Jim and I spent yesterday (Sunday) at Wolf Mountain Sanctuary, in southern California in Lucerne Valley. Well, at the sanctuary, plus driving up and back with some friends; I think we spent at least half the day in the car. It was worth it, though.
Wolf Mountain is smaller than I was expecting, but Tonya, the woman who owns the place, said that they’re working on moving to a larger property. They have several packs which have to be kept isolated from one another — I got the impression that they might fight if they were kept together, although I might be mistaken — so while they have several larger enclosures with room for the wolves to trot around and play and bury things, bigger would be better.
The enclosures are behind double fencing; you have to go through one level of chain link fence into a series of corridors which lead to the wolf enclosures themselves. Visitors who are just wandering around and don’t necessarily have a staffer paying close attention to them can’t stick fingers into the enclosures this way, or do anything else dumb.
Once a staffer invited us back, he said that the thing to do is lay the back of your hand flat against the fence, so the wolves can sniff you. I’m there on the left; on the right is the friend who drove us, one of my husband’s co-workers. Sometimes I got licked as well as sniffed, and sometimes they tried to rub the side of their head against my hand, although that wasn’t very effective through the fence. Some of them would stand there, leaning against the fence, wanting scritchies, although that was kind of awkward too.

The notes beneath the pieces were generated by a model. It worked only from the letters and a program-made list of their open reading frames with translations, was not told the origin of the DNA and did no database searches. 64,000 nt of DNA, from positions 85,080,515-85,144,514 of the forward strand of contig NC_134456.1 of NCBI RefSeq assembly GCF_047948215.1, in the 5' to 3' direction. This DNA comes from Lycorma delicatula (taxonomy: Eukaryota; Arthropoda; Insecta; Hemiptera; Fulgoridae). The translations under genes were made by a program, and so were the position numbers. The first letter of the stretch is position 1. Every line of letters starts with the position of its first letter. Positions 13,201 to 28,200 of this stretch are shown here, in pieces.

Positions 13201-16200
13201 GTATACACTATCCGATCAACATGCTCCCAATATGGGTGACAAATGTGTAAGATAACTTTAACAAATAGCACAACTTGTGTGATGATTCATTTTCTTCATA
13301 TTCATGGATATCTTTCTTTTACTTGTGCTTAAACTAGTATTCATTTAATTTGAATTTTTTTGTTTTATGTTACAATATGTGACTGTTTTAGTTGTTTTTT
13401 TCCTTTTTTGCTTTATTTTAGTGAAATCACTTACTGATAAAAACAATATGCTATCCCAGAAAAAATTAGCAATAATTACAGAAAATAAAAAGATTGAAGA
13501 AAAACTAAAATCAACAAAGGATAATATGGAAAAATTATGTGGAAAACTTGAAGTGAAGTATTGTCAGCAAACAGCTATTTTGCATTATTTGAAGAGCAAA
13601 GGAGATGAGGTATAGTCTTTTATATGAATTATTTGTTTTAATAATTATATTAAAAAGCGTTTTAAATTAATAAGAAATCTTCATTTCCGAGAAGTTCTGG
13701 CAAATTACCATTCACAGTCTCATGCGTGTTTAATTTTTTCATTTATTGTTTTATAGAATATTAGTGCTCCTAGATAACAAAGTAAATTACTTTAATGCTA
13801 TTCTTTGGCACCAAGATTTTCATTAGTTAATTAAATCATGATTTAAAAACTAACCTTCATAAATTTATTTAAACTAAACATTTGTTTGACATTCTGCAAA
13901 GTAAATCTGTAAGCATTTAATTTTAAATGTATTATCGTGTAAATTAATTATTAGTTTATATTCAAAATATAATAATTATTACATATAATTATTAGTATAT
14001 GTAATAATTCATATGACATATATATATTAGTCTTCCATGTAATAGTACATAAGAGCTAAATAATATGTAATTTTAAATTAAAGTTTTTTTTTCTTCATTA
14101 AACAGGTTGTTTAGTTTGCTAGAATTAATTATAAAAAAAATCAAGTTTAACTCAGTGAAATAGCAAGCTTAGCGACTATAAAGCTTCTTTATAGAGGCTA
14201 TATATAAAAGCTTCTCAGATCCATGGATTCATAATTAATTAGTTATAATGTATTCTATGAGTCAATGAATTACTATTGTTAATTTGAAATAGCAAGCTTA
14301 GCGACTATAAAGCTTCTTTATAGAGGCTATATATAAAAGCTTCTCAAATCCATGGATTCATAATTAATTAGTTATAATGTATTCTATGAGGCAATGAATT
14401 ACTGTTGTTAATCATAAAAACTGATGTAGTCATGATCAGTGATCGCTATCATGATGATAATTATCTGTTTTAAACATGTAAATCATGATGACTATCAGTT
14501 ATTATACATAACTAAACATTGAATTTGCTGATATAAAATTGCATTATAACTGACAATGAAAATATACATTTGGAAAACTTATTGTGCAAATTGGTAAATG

There was a huge group ahead of us — about twenty or so people I think, so we just hung out waiting for them to finish. It was a shame in that that many people interacting with the wolves and giving them treats (chicken and turkey legs, dog cookies) got them tired and kind of full, but the good part was that after they left it was nice and quiet and we had the place to ourselves, the four of us. We were shown around and introduced to all of the wolves, told their names and where they came from. (All of which I promptly forgot, because my memory sucks and I didn’t have anything to take notes with, so apologies for a lack of specifics.)
The wolves at the sanctuary were rescues of one sort or another. Sometimes people bred them and couldn’t keep them anymore. Sometimes people bred them badly — the dark wolf in the picture above, and a lighter brown mixed-color one in the same enclosure who’s not in that picture, were siblings from the same litter, bred from parents who were siblings. That’s not a great idea, but people do it anyway. There were other wolves at the sanctuary who were inbred also; Tonya said that one of them was aging more rapidly than he should, that he was twelve but looked more like a sixteen-year old wolf. People get wolves and think breeding them is cool, but don’t learn about them or about how to do it properly. All the adult wolves at Wolf Mountain are fixed; the two siblings above are still considered puppies, and just a little over a year old, but they’ll be neutered soon. There are barely resources to take care of the wolves they rescue from bad situations as it is; adding more by letting them breed would be irresponsible and Wolf Mountain doesn’t do that.